Arriving at the water’s edge we see two small fibreglass boats ready to take us away. At the back of the boats, patiently sitting are the two oarsmen. They wait for us to settle in before poling gently away from the shore. And soon we have entered a watery paradise. A paradise where the only sounds we hear are the slight splashes as the single bamboo oar enters the water. Interspersing the quiet, are our exclamations as birds appear before us.
The Kalametiya Bird Sanctuary, was first declared a wildlife sanctuary in 1938, originally with 2,500 hectares, and then abolished in 1946. Again declared a sanctuary in 1984, but with a considerably reduced area, the Sanctuary today comprises coastal lagoons and mangrove areas. It supports four nationally threatened birds: Indian Reef Heron, Glossy Ibis, Black-capped Purple Kingfisher and the Sri Lankan Junglefowl. Image right is of a Grey Heron at the Sanctuary
We hear a mournful call echoing across the water. What bird is making that noise we ask ourselves. But it is no bird. Instead, a farmer, piloting his traditional wooden boat across the velvety water, calls his herd of water buffalo home. Again and again, the mournful cry rings out as the evening lengthens. Obediently, the buffalo slowly slide into the water and make their way toward home. Some even take a feathery passenger along for the ride.
Gliding further along the network of connected lagoons, we pass hundreds of birds. Contentedly feeding, they fail to acknowledge us as we glide noiselessly past. We are in their environment now.
The sun sinks lower in the sky, bathing us in its golden light. As we turn for home, more birds appear. It’s like we must get a final glimpse of them enjoying their sanctuary before we depart. A pheasant-tailed jacana dances across the water beside us, its long tail bouncing behind as it steps carefully along the weeds and vegetation clinging to the water’s surface.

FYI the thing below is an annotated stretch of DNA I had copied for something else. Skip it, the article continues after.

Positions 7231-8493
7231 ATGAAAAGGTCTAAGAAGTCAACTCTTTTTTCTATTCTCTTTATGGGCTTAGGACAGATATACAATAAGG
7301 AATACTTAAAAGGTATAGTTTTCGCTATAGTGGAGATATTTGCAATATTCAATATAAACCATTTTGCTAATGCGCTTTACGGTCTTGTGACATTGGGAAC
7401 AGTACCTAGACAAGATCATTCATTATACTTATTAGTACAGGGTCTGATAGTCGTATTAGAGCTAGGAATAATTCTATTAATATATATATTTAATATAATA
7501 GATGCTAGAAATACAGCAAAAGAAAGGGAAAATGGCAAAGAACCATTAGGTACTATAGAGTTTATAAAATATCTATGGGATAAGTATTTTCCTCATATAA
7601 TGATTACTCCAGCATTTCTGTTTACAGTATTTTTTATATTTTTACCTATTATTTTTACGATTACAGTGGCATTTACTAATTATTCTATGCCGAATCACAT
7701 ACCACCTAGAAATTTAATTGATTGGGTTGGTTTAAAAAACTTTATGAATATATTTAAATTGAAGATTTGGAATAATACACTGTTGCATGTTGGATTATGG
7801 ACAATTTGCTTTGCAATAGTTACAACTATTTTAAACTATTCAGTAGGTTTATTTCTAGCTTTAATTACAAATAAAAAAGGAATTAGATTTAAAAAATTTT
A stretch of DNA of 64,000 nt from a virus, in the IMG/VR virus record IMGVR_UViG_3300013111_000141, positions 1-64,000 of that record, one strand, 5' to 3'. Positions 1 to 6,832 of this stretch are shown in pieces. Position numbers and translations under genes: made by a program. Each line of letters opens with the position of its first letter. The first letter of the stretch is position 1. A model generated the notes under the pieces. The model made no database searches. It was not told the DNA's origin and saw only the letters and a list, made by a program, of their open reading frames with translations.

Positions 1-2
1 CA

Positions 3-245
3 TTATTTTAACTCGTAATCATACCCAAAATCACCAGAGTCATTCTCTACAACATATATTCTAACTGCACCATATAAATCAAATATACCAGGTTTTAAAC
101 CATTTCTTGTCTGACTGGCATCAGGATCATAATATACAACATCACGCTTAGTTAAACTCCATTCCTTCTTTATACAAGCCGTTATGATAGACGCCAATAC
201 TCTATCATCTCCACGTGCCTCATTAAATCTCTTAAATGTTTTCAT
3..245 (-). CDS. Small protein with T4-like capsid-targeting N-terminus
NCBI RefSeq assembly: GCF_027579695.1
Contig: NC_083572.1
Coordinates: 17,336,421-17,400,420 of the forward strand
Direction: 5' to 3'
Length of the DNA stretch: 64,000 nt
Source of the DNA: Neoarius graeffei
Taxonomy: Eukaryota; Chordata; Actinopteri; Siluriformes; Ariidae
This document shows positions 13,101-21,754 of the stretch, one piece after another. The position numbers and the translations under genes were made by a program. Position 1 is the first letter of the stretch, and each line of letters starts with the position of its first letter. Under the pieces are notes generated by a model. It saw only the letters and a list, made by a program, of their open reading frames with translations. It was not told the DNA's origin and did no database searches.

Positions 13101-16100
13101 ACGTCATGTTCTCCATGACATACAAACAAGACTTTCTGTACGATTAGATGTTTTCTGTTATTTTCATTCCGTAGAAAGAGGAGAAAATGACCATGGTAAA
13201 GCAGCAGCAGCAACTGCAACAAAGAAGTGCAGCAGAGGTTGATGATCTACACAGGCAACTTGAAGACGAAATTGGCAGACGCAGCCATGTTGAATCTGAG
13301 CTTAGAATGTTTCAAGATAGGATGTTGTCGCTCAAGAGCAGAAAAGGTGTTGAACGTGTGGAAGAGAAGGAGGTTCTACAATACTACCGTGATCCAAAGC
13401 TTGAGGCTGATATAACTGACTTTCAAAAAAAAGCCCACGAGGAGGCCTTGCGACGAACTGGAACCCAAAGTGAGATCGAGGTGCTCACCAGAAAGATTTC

And then, a hush falls on us. Great flocks of glossy ibis fly overhead. In the familiar v-shape they form an arrow pointing to the east. More of these threatened birds come, and yet more. The flock must number in the thousands, all seeking their nocturnal refuge.
Gradually the light fades from the western sky. Wearing a feeling of peaceful contentment we glide back towards the shore.
Then, we come across a group of contented buffalo just floating in a pod, all together in the comforting embrace of their watery wonderland. The buffalo have given their milk and eaten their food. Now they munch happily, floating calmly as their egret friends do insect duty on their leathery backs.
Meanwhile, our oarsmen pole the boats back to the shore. After the bump signifying we’ve reached our destination, we gather ourselves and step on firm land. Have we really just visited a paradisiacal watery world? A sanctuary for feathered friends to roost peacefully as the day ends? Or was it all simply a dream?
A video memory of my watery interlude